Lewnard JA et al. J Infect Dis. 2021;jiab128.
Funding: Pfizer, Inc.

Vulnerable populations sought virtual care during pandemic

In a study that spanned age, race/ethnicity, and income groups, researchers found that Hispanic patients and low-income patients had the largest increase in telehealth visits in response to the COVID-19 pandemic. Telehealth visits increased in these patient groups by about 300% compared with the prepandemic period. Although it was known that outpatient visits decreased dramatically and telehealth visits increased during the pandemic, it was unclear whether these changes differed according to patient demographics and socioeconomic status. The findings on the use of telehealth visits during the pandemic suggest that virtual care may be a way to reduce health care disparities.
Qian et al. J Med Internet Res. 2021;23(9):e29959.

Young children gained weight during the pandemic

Children, especially those ages 5 to 11 years, gained excess weight during the COVID-19 pandemic. In a study of nearly 200,000 children published in JAMA, researchers also reported that the number of the youngest children who fell into the categories of being overweight and obese increased by almost 9%. Few studies had previously focused on the weight of U.S. children and adolescents during the pandemic. If generalizable to all children in the United States, the findings suggest that intervention efforts to address weight gain related to COVID-19 may be needed.
Woolford SJ et al. JAMA. 2021;326(14):1434-1436.
Funding: Kaiser Permanente Direct Community Benefit funds

COVID-19 outcomes are more severe for people of color

A study published in Annals of Internal Medicine found that Hispanic patients were more likely to test positive or be diagnosed with COVID-19 than White patients and Asian, Black, and Pacific Islander patients were more likely to have severe outcomes than White patients. These disparities remained even after adjustment for known health risk factors. Prior research was limited by small, nondiverse samples, a shortcoming that researchers addressed in this study by using electronic health record data from the diverse KPSC membership. The findings underscore health inequities during the COVID-19 pandemic and the need for culturally appropriate pandemic responses and vaccination strategies.
Nau C. Ann Intern Med. 2021 Aug;174(8):1183-1186.
Funding: Roche–Genentech

Child vaccination rates recovering since pandemic’s early days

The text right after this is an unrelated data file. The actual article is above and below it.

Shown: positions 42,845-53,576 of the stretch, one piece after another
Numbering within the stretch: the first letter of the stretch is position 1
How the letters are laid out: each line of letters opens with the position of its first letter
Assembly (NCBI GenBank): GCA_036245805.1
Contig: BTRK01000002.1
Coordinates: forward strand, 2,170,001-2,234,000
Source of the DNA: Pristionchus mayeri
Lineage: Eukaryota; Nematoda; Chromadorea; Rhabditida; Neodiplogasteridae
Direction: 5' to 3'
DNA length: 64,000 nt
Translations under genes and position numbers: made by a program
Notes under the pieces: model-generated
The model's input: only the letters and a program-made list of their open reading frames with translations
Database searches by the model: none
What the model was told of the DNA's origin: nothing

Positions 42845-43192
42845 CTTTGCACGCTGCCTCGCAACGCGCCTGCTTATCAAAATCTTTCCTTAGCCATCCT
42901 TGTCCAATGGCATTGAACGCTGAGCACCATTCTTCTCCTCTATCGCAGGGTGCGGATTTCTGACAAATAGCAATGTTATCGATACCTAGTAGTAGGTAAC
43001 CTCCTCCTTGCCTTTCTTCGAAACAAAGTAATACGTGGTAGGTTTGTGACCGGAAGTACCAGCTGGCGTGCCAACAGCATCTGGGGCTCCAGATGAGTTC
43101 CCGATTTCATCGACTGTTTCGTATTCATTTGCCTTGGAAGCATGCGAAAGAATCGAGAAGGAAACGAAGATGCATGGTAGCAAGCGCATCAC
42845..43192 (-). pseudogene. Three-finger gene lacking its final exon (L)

A study of trends in vaccination of children compared 3 timepoints during the pandemic in 2020—before the declaration of a national state of emergency, during the stay-at-home order, and during reopening—with similar timepoints in 2019. Even though the number of children being vaccinated recovered in younger children during reopening, vaccination coverage did not return to prepandemic levels in most age groups and continued to decline in some. The findings imply that additional strategies like immunization tracking and reminders for needed vaccinations, particularly during virtual visits, will be required during a pandemic to reduce the risk for outbreaks of vaccine-preventable diseases.
Ackerson BK. Pediatrics. 2021;148(1):e2020047092.

Physical activity may reduce risk of poor COVID-19 outcomes

Using data on physical activity collected during outpatient visits, researchers found that regular physical activity provided strong protection from hospitalization, intensive care unit admission, and death from COVID-19. The study of nearly 50,000 people with COVID-19 found that even exercising inconsistently lowered the odds for severe COVID-19 outcomes compared with people who were not active at all. Other than being over the age of 60 or having a history of organ transplantation, being consistently inactive conferred the highest risk for death from COVID-19. Physical activity can be an important component of recommendations to reduce severe COVID-19 outcomes.
Sallis R et al. Br J Sports Med. 2021;55:1099-1105.

Impact of COVID-19 on cervical cancer screening rates

During California’s stay-at-home order in 2020, cervical cancer screening rates in about 1.5 million women in the KPSC network decreased by about 80% and then returned to near normal after reopening. The COVID-19 pandemic has highlighted a critical need for effective cancer screening methods for patients who cannot or prefer not to have in-person appointments. Health care systems can take steps such as enhancing efforts to reach overdue patients, evaluating women at high risk first, and using telemedicine or other innovative technologies to reach women.
Miller MJ et al. MMWR Morb Mortal Wkly Rep. 2021;70:109-113.

Effectiveness of the Moderna COVID-19 vaccine against emerging variants of SARS-CoV-2

Two doses of the Moderna COVID-19 vaccine were highly effective against all SARS-CoV-2 variants tested. In the study, vaccine effectiveness against hospital admission was 97.5%. Of cases admitted to the hospital with the Delta variant, only 3.5% had received 2 doses of the vaccine, and no hospital deaths occurred among people who had received 2 doses. Vaccine effectiveness against infection with the Delta variant moderately declined with time since vaccination. These findings add to the literature specific to the Moderna COVID-19 vaccine and support recommendations for a booster dose.